Repeaters: 146.700- Mhz | 146.970- Mhz | 443.700+ Mhz | 445.075- Mhz | PL: 100 hz

Improve Your HT Ham Radio by Adding a Wire

An interesting tip that might just improve the performance of those small affordable handheld ham radios called a “Handy Talky” or HT for short in ham vernacular. [RadioHamGuy] posted an interesting video on adding a counterpoise antenna wire to an HT. He claims it will noticeably improve both transmit and receive by making a quarter-wave monopole into a makeshift dipole antenna system.

Per his instructions you basically add a short wire to the antenna’s outer ground connection or to an equivalent case screw that’s electrically connected to the antenna’s ground side. Apparently this can be referred to as a Tiger Tail and does make it look like your HT has a tail. You would construct a counterpoise antenna wire 11.5 inch for VHF, 6.5 for UHF and about 19.5 inches for an OK performing dual band VHF/UHF radio.

Normally with a handheld radio the counterpoise (ground) is your own body as you are holding the HT. This is because the capacitance of your body makes a good counterpoise under normal conditions. It would be interesting to hear what others find for performance when adding a counterpoise antenna wire.

Source: HackADay

Learn Morse code in 11 days!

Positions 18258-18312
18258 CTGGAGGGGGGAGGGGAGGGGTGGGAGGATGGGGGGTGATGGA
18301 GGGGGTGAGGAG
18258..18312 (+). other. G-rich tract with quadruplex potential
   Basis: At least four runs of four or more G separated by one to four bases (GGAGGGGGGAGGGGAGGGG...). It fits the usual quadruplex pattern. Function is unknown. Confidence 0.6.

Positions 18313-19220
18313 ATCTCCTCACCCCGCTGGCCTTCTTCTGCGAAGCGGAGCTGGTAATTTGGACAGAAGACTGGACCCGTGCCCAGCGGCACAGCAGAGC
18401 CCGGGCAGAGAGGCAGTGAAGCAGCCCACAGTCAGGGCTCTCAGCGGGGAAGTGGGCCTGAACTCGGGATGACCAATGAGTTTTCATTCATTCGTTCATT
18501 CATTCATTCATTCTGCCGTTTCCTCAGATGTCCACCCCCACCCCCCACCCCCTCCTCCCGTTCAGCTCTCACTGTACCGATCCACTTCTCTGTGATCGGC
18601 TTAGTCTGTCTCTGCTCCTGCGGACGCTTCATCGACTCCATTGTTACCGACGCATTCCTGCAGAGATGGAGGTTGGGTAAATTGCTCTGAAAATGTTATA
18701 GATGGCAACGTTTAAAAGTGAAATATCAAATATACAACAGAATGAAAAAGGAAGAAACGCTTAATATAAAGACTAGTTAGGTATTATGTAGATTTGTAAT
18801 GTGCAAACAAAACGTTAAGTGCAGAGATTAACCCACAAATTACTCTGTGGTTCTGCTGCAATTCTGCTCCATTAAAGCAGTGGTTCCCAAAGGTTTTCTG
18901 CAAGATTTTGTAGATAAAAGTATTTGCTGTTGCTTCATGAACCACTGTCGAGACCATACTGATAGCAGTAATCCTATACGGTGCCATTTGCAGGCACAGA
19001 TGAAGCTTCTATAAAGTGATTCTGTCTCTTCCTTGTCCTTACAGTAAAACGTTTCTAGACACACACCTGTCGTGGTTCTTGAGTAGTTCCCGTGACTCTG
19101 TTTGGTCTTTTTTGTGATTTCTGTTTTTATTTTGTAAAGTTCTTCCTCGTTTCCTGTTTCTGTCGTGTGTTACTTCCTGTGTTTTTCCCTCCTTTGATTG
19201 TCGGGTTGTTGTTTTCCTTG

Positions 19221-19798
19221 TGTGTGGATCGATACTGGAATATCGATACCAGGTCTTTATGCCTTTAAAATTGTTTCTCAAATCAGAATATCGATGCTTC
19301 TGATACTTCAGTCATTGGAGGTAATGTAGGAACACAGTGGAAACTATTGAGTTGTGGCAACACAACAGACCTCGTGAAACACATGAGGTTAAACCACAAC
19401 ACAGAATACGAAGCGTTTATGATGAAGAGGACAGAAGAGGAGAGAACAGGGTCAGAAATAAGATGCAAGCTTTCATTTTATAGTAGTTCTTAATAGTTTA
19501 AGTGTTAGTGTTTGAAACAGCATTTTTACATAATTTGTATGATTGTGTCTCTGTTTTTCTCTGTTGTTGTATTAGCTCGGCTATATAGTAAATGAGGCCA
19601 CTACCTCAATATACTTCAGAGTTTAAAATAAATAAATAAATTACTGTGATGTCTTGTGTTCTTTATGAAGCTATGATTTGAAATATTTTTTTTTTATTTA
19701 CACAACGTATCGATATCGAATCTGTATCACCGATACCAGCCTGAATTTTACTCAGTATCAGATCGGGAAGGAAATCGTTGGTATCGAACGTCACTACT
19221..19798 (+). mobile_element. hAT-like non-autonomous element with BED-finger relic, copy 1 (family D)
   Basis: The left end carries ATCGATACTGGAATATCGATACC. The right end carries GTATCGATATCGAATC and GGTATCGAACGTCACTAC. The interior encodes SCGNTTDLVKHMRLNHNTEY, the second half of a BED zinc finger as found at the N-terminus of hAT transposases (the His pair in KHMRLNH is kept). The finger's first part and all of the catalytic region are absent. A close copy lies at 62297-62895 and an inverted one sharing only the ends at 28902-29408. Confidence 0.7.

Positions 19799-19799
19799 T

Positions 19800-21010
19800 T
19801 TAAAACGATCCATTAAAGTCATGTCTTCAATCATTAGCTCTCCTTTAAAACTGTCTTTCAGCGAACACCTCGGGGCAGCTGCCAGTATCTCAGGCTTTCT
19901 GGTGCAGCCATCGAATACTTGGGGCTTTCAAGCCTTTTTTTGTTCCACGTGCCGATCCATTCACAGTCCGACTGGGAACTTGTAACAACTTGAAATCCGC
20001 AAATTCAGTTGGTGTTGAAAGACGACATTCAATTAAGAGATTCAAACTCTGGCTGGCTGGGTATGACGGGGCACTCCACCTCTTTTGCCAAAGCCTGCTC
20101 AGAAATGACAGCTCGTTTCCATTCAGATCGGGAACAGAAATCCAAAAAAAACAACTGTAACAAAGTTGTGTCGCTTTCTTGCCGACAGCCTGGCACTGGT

Developed in the 1830s and 1840s by Samuel Morse (1791-1872) and other inventors, the telegraph revolutionized long-distance communication. It worked by transmitting electrical signals over a wire laid between stations. In addition to helping invent the telegraph, Samuel Morse developed a code (bearing his name) that assigned a set of dots and dashes to each letter of the English alphabet and allowed for the simple transmission of complex messages across telegraph lines. In 1844, Morse sent his first telegraph message, from Washington, D.C., to Baltimore, Maryland; by 1866, a telegraph line had been laid across the Atlantic Ocean from the U.S. to Europe. Although the telegraph had fallen out of widespread use by the start of the 21st century, replaced by the telephone, fax machine and Internet, it laid the groundwork for the communications revolution that led to those later innovations.Here are the lessons for the International Morse Code Course! This course is designed to help learn the Morse Code from the easiest to the hardest characters. This course covers all 26 letters of the English alphabet, numbers 0 to 9, some punctuation marks, as well as some procedural signals. This course is designed for Amateur Radio operators, but feel free to use it for what ever reason you may need to learn Morse Code. You can find the answers to all the Random Runs found at the end of the lessons at the lessons’ links below. More..